A Bi Gezunt, Bubbala!
  Lists    October 17, 2017     Gina Clark Jelinski

 

The other day one of my good friends came over, and it just so happened that I was in the middle of doing laundry. I can’t afford a washer and dryer, plus it’s cheaper to just do the wash at home rather than going to the laundromat. So there I was, wearing my oversized rain boots (with knee pads to match) in the backyard, doing the wash – with a big bucket of soapy water. My friend started giggling, and blurted out “You’re such a Jew!” And I said – “Thank you!”

It’s true. All us Jews got a few things in common. We do what we gotta do to survive no matter how complicated. It’s a matter of making ends meet, and being a self-starter. We also love a good kvetch, can’t survive longer than a week without a bagel, and there’s of course that unforgettable history of our people. Aside from that, we’re just like everyone else. We just wanna survive life, while representing our heritage with pure unadulterated chutzpah.

Lemme shine a little Yahrtzeit light on that for ya.   

 

Darkness Casts No Shadow -Arnost Lustig – My go-to of Lustig’s Children of the Holocaust series; the story which inspired Jan Nemecs “artificial documentary”; titled Diamonds in the Night -a film that hits me hard every time. Even though these were fictional reconstructions of the stories of children who survived the Holocaust (based upon Lustig’s personal traumas living in concentrations camps in the 1940’s), there is still no way to forget that these young adults experienced true horror in their childhood. The first chapter starts out in such a way that we as readers are hooked almost immediately: “Is everything lost in the darkness?…there had been no peace in the sky since the plane appeared. The flat car tossed from side to side and the wind lashed them, blowing soot into their eyes…his mouth dropped as he looked up at the plane then at his companion -Will you jump after me? Or do you want to go first?”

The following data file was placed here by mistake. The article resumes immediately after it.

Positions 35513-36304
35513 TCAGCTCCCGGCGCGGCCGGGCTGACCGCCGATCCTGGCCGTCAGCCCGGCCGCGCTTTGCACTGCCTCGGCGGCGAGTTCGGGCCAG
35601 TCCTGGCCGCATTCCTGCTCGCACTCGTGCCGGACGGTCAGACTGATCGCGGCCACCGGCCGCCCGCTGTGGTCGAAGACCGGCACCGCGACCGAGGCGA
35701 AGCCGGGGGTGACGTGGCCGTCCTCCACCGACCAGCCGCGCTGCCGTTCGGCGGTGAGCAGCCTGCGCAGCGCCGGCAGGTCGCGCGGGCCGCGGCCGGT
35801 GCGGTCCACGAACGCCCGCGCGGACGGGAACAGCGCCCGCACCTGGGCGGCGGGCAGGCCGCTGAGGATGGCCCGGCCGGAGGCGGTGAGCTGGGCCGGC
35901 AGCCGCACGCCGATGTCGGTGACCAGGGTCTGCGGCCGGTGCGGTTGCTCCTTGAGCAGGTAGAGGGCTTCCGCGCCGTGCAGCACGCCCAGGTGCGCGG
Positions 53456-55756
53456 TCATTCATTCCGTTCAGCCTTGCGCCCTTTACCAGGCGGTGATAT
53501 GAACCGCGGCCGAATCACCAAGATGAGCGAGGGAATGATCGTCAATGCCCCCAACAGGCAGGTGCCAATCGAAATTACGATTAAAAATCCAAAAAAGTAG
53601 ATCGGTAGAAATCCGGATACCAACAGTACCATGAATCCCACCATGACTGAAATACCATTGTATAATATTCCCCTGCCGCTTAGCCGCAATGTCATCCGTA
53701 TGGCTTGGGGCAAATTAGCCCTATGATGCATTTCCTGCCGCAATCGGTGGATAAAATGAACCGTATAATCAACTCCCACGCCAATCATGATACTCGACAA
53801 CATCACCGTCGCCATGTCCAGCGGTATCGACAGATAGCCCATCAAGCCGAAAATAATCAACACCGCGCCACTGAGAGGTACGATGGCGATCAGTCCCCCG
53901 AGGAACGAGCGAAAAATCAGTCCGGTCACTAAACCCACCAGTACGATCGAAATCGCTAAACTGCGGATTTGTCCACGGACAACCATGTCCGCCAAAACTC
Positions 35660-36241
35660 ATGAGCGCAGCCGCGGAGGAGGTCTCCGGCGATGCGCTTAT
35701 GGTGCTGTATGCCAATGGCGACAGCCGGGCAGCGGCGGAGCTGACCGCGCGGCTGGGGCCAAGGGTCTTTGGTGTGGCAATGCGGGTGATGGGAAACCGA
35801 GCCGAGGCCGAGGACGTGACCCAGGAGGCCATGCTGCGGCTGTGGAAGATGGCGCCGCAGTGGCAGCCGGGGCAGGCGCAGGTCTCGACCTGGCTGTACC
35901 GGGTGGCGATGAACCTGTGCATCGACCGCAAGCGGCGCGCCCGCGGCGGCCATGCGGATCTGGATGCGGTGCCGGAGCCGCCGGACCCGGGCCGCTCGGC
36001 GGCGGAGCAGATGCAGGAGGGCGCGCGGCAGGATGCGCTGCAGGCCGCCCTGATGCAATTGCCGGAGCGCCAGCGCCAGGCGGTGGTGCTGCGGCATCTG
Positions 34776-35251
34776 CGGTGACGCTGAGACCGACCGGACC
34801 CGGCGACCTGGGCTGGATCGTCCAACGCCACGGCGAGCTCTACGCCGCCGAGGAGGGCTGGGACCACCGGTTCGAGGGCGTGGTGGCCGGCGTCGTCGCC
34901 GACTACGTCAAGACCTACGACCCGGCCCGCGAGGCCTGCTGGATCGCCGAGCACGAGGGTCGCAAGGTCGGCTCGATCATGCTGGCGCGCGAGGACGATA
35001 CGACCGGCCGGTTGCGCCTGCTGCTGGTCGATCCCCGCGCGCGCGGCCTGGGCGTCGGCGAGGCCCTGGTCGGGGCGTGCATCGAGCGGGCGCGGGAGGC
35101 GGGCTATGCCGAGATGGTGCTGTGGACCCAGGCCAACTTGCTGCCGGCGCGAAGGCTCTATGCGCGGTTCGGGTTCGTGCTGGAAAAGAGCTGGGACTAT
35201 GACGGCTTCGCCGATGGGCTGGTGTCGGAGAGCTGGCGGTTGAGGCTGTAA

The Little Book of Jewish Celebrations – Yelena Bryksenkova & Ronald Tauber – The illustrations will make your heart skip a beat, and the text takes the reader through various scenarios that still ring true for some Jewish folks, such as circumcision, Simchat bat, and other ceremonies. Although I’m not much into the religious customs, I can relate to something profound here. I am so proud to come from those who survived the genocide. I absolutely love that family gatherings, in my heritage, focus on festive rituals centered around scrumptious, holy meals.

 

 

The Tale of Meshka the Kvetch – Carol Chapman, illustrations by Arnold Lobel – A charming Yiddish tale about a cute little plump woman named Meshka, who got herself into some big time trouble by contracting “the Kvetch’s Itch,” which entails everything she Kvetch’s (complains) about coming true before her very eyes. Sounds frightening doesn’t it?

 

 

 

Women in Polish Cinema – Ewa Mazierska & Elzbieta Ostrowska – Because paradigms of Polish cinema reflect situations of the archetypal figure of Jewish intersections, I thought this was a fine place to mention sociocultural portrayals of such. The myth of the Polish Mother is debunked, as ideological restraints & status shaped the future of Polish discourse. Women were expected to fulfill traditional roles, such as childbearing and housekeeping, but they were also already working in factories and on the land. No wonder we are tough as nails. And don’t forget, the collapse of communism was in 1989, and even since then the introduction of democracy has barely allowed for any positive changes for the Polish woman’s freedom.

 

 

 

Hungry Hearts (short stories) – Anzia Yezierska – I especially have a fondness for “Wings”, which follows a young janitress living in poverty, named Shenah Peshah. She is eventually befriended by a male sociologist, around her age, who brings her in to live with him. Together they study closely his patients, and fall in love. My favorite line from “Wings” is as follows: “But from where can I get the money for new clothes? Oi vey! How bitter it is not to have the dollar! Woe is me! No mother, no friend, nobody to help me lift myself out of my greenhorn rags.”